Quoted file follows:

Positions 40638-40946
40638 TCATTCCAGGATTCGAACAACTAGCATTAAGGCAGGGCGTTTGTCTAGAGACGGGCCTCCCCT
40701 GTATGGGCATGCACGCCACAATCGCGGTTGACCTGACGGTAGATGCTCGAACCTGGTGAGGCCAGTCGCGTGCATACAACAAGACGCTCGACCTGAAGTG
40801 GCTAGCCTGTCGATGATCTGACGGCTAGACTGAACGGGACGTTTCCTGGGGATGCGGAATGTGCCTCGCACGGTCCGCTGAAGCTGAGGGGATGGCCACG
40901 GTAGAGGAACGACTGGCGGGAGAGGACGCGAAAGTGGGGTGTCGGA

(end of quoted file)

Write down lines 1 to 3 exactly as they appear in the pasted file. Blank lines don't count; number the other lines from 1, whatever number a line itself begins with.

Positions 40638-40946
40638 TCATTCCAGGATTCGAACAACTAGCATTAAGGCAGGGCGTTTGTCTAGAGACGGGCCTCCCCT
40701 GTATGGGCATGCACGCCACAATCGCGGTTGACCTGACGGTAGATGCTCGAACCTGGTGAGGCCAGTCGCGTGCATACAACAAGACGCTCGACCTGAAGTG